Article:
Lamb producers must pull together to change tradition and put lamb back on plates all year round. That’s the key call as Love Lamb Week returns for its fourth year from 1 to 7 September 2018.

While tradition sees the country eating more lamb at Easter, Britain typically produces the highest volume of lamb during the last six months of the year, with a peak of supply from September through to December.
National Sheep Association Chief Executive, Phil Stocker, said: “Later in the year is a great time to buy flavoursome lamb.

“Tradition has conditioned us to buy lamb at Easter and in the spring, with many shoppers probably unaware that the volume of our home produced lamb increases towards the autumn. With Love Lamb Week landing in the first week of September, it’s a perfect time for our industry to remind people to eat lamb year round.”

Importantly West Country lamb enjoys PGI status. Protected Geographical Indications (PGIs) for West Country lamb is a special status and it took an exhaustive 10-year process to achieve this key marque. PGIs are common on the Continent, but are relatively new in Britain.

Lamb born, reared and raised in the West Country – Devon, Somerset, Dorset, Cornwall, Gloucestershire and Wiltshire - is eligible to be badged as PGI providing It adheres to specific criteria. This includes being at least 70 per cent forage fed, which leads to more consistently tender cuts of meat giving an excellent eating experience. All livestock is reared in line with agreed high standards of husbandry and welfare, providing assurance of its quality. Full traceability is one of the markers ensuring the customer can be reassured of the meats’ journey from farm to fork.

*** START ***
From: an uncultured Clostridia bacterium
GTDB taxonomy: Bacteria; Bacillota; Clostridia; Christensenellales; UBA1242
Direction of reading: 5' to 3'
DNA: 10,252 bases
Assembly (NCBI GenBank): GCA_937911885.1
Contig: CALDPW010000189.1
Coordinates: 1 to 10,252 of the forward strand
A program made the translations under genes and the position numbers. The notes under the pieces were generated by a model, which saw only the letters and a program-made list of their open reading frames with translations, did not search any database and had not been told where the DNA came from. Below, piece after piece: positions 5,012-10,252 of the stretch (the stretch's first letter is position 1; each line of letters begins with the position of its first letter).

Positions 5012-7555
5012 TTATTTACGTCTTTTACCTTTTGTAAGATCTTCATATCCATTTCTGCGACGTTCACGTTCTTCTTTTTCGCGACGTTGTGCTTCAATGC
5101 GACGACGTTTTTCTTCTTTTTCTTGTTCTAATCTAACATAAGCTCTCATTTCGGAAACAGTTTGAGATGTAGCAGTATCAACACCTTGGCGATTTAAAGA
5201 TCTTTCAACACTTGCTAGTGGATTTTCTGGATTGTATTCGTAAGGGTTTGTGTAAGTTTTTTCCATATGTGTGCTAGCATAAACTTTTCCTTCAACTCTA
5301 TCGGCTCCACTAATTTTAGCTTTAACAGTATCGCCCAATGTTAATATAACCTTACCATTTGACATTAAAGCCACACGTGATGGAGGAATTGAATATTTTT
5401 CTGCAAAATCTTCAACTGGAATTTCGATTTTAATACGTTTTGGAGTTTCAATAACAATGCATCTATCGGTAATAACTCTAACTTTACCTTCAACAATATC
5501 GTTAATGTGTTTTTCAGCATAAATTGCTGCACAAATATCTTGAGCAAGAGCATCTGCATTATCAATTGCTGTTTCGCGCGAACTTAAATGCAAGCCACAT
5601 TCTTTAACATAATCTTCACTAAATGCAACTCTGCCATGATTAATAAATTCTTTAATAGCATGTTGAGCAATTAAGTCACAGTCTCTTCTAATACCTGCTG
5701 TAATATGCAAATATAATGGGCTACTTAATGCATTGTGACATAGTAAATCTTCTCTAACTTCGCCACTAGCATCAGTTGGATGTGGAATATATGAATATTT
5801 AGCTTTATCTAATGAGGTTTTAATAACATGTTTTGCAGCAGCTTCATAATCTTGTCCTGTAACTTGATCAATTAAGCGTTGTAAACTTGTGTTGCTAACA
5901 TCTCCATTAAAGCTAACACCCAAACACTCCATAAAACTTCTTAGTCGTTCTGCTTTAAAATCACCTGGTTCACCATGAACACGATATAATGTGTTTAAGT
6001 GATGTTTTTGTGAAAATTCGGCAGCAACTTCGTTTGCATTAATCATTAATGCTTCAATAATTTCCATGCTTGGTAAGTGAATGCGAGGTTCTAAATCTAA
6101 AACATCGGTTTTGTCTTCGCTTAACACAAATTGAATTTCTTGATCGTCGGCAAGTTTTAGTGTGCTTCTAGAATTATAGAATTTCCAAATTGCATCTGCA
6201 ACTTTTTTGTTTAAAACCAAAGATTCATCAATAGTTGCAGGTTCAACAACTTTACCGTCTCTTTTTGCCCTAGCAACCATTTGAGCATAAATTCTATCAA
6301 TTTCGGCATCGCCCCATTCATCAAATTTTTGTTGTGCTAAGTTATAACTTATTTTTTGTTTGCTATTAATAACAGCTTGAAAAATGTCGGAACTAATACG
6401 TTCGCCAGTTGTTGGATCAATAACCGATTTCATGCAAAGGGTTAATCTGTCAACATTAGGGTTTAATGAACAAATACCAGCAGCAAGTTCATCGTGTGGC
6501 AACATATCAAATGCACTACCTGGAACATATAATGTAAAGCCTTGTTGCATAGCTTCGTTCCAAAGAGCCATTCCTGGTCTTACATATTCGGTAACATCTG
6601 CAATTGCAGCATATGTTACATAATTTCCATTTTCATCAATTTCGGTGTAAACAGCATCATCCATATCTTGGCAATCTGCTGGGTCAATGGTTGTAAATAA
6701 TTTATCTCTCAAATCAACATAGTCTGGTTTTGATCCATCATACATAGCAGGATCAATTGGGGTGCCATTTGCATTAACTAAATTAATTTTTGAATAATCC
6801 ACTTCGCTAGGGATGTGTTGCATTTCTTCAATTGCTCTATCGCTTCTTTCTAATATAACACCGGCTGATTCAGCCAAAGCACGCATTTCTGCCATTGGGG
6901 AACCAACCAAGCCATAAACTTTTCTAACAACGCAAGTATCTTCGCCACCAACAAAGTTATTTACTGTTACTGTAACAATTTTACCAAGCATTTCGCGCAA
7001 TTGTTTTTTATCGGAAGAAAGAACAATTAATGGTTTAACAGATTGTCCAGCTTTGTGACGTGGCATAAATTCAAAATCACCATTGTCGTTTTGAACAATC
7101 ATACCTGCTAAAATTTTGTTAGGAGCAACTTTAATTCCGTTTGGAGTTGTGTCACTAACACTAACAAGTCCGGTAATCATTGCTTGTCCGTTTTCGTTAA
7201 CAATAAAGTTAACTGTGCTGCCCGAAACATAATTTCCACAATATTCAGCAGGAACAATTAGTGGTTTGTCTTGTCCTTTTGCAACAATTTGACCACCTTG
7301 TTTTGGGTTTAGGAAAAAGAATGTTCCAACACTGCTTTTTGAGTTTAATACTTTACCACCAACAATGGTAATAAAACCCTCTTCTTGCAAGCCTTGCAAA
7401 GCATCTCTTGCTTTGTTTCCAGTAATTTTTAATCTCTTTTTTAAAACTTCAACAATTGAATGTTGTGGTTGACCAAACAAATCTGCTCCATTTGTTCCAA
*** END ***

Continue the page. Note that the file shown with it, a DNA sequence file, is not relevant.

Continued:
The week is an industry-wide initiative involving the Agriculture & Horticulture Development Board (AHDB), the National Sheep Association (NSA), the National Farmers’ Union (NFU), Red Tractor, HCC in Wales, LMCNI in Northern Ireland and QMS in Scotland.

Shoppers can also get involved with the campaign by visiting